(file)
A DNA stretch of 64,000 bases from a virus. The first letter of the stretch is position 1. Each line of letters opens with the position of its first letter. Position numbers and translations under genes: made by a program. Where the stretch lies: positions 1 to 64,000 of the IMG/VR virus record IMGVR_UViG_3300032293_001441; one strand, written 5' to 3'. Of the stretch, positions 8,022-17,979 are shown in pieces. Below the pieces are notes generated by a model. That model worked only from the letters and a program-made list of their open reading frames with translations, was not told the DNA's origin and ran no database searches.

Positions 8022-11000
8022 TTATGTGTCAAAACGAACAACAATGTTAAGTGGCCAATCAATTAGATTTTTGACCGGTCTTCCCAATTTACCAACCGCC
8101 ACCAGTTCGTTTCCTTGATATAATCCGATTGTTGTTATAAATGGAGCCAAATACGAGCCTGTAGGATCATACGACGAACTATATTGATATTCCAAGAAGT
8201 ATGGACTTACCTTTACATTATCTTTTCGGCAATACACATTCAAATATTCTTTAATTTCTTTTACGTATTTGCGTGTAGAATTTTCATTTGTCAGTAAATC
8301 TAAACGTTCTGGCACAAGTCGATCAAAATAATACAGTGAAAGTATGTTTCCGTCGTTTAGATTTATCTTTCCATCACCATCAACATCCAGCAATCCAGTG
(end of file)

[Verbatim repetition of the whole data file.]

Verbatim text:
A DNA stretch of 64,000 bases from a virus. The first letter of the stretch is position 1. Each line of letters opens with the position of its first letter. Position numbers and translations under genes: made by a program. Where the stretch lies: positions 1 to 64,000 of the IMG/VR virus record IMGVR_UViG_3300032293_001441; one strand, written 5' to 3'. Of the stretch, positions 8,022-17,979 are shown in pieces. Below the pieces are notes generated by a model. That model worked only from the letters and a program-made list of their open reading frames with translations, was not told the DNA's origin and ran no database searches.

Positions 8022-11000
8022 TTATGTGTCAAAACGAACAACAATGTTAAGTGGCCAATCAATTAGATTTTTGACCGGTCTTCCCAATTTACCAACCGCC
8101 ACCAGTTCGTTTCCTTGATATAATCCGATTGTTGTTATAAATGGAGCCAAATACGAGCCTGTAGGATCATACGACGAACTATATTGATATTCCAAGAAGT
8201 ATGGACTTACCTTTACATTATCTTTTCGGCAATACACATTCAAATATTCTTTAATTTCTTTTACGTATTTGCGTGTAGAATTTTCATTTGTCAGTAAATC
8301 TAAACGTTCTGGCACAAGTCGATCAAAATAATACAGTGAAAGTATGTTTCCGTCGTTTAGATTTATCTTTCCATCACCATCAACATCCAGCAATCCAGTG